Drano

OK, it’s now “American Summer”, the period between Memorial Day and Labor Day. It took me a while to realize that, once I got out of school, summer wasn’t actually that much fun. I wasn’t a ‘go to the shore with a bunch of friends’ kinda guy, mostly summer was just hot and sticky. For the last couple of decades, every third summer has meant a trip to the G&S Festival, and that’s been wonderful, but this was supposed to be an off-summer for me anyway and then they cancelled the Festival and pushed everything back a year.

But for this summer, well, I’m still where I was in January (job-wise) and March (pandemic-wise), but otherwise the clog seems to be breaking up. Two big things that were just hanging out there, waiting for other people to do their things, got resolved last week. First, Amex let me know that the car accident claim has been resolved. Hurrah! They don’t come out and say this in a few clear words, but basically it looks like they paid everything and it’s done. Glad to know I don’t have to pay for an entire car that I can’t use. And second, I was awarded the Certificate in Cybersecurity Analysis that I’d studied and taken the test for a few weeks ago. It’s a new certificate, so they’d offered a great price reduction and used me and a few others as the guinea pigs to figure out what a ‘pass’ was. Not only did I pass, I got a ‘higher’ (than other people, I guess) on almost all the areas. So that’s nice and I can put that on my resume, and list myself as “Eric Peterson, CCA”, blithely assuming that people will know what the hell that means.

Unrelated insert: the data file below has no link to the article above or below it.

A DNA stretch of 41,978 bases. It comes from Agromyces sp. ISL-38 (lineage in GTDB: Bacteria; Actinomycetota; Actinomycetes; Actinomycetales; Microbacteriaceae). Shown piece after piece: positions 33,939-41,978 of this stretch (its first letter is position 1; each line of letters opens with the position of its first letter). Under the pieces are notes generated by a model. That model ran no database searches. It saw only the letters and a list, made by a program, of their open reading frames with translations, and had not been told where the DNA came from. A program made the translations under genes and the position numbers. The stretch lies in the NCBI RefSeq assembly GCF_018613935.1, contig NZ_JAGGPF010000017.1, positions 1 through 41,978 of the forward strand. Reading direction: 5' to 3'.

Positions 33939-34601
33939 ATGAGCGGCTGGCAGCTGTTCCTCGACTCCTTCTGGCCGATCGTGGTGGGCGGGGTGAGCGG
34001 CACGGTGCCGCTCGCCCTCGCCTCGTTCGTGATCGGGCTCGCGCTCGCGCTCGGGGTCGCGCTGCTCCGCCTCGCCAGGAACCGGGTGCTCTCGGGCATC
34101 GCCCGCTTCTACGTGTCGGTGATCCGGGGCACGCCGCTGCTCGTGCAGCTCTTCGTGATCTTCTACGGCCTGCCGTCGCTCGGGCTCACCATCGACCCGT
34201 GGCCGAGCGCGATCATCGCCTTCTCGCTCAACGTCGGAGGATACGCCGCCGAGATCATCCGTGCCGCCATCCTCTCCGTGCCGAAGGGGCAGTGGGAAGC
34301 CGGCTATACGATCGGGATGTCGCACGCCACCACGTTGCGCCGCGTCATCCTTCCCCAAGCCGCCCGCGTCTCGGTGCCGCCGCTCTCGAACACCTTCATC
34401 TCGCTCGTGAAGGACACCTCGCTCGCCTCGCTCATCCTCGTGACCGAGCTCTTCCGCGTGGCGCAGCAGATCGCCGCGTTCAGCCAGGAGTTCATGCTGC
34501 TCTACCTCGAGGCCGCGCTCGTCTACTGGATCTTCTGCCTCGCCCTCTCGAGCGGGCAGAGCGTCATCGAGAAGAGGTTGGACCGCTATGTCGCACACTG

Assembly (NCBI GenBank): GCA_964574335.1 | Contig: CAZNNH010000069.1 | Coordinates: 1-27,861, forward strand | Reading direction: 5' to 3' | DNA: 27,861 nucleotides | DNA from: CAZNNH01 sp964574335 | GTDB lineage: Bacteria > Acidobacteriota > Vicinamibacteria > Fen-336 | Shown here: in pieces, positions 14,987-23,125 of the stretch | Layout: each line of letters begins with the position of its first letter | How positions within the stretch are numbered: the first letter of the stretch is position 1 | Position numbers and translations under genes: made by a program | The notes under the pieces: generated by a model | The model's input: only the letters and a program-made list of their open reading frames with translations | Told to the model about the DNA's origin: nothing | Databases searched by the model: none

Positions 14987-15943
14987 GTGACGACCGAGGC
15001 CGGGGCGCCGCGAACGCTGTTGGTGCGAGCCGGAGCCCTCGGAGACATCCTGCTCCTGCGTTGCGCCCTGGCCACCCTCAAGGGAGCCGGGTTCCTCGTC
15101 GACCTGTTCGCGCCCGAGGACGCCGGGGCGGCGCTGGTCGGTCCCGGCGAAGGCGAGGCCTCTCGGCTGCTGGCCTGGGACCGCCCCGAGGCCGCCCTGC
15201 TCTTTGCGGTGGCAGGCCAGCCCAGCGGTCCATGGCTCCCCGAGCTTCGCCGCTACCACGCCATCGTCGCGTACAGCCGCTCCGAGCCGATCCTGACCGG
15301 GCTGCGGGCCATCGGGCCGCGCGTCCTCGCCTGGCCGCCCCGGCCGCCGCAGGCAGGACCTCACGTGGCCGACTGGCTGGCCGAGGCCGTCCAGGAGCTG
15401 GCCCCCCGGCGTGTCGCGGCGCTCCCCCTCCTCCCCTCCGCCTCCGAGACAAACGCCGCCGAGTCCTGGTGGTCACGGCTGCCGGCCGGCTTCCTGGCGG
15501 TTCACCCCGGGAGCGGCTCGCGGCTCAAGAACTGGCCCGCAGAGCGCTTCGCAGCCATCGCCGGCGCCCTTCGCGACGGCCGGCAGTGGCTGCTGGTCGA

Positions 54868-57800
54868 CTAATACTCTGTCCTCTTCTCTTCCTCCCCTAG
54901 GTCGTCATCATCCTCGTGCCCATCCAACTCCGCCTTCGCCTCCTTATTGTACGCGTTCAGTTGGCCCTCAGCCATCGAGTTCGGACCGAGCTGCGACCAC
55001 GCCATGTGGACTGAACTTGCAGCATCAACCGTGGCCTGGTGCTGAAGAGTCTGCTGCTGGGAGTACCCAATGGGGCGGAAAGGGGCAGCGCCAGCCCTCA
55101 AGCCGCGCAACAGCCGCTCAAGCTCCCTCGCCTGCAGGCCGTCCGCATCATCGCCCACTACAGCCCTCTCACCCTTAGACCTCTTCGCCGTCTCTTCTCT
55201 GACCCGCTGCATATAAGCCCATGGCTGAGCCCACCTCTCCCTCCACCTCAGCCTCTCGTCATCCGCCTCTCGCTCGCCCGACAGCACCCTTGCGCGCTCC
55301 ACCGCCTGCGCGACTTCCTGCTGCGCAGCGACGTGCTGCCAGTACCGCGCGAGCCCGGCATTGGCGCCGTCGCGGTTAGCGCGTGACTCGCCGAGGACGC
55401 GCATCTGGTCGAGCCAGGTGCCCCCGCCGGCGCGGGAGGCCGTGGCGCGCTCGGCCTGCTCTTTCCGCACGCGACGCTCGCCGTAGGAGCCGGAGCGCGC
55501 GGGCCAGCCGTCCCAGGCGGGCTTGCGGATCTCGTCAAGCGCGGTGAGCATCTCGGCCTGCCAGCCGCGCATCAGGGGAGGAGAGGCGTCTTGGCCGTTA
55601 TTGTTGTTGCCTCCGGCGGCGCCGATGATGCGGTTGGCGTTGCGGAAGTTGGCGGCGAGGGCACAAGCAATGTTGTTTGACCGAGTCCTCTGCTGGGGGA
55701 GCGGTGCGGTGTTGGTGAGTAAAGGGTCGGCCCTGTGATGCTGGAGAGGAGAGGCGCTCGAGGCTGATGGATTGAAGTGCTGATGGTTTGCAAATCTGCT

But seriously, anyone who’s had a drink with me or read my blog in the last year or so will tell you that I’ve been really unsettled, in an ego sort of way. Due to events here and there, some beyond my control and some not, and particularly because of a hellish work situation last year, I’ve really lost a lot of self-confidence. So, as far as the certificate, I put in the work, made the somewhat-shaky assumption that ‘this much studying was enough’, took the test, and passed it. (My fear was that my personal meter and judgment would be so wildly off that I’d fail.) So, after a lot of assumptions made and disproved that have eroded my base, this is one that proved right and can help build me up again. As far as the car accident, the issue there is that, unquestionably, the accident was my fault. It was a minor accident, no one got hurt, and frankly, Avis declaring the car ‘totalled’ was clearly a paperwork thing, because I drove the effing car back to the Avis lot after the accident with no problem. But one of my big fears in life is causing some major harm by some minor omission (such as not checking again before I made a left turn) and – again, building confidence – nice to know that what I’d always assumed would happen – the built-in insurance on the Amex card would take care of the problem – actually happened and I wouldn’t be out over half my nest egg while I’m unemployed and may have to start using it.


I can apologize again for how solipsistic this blog can be, but I had the thought this weekend that this has been the most horrible year for all of us, and even with the pandemic and, fer gosh sake, my mother dying, this is has still been a better year for me personally than last year. Isn’t that awful? I was so miserable last year that being trapped inside and having no job and the giant shitshow the world is in now is still better for me, because I’m no longer trapped in this situation that was … not destroying me, but leaching me away. I’m building myself up now, and that feels like the right direction. I’m evolving, not devolving.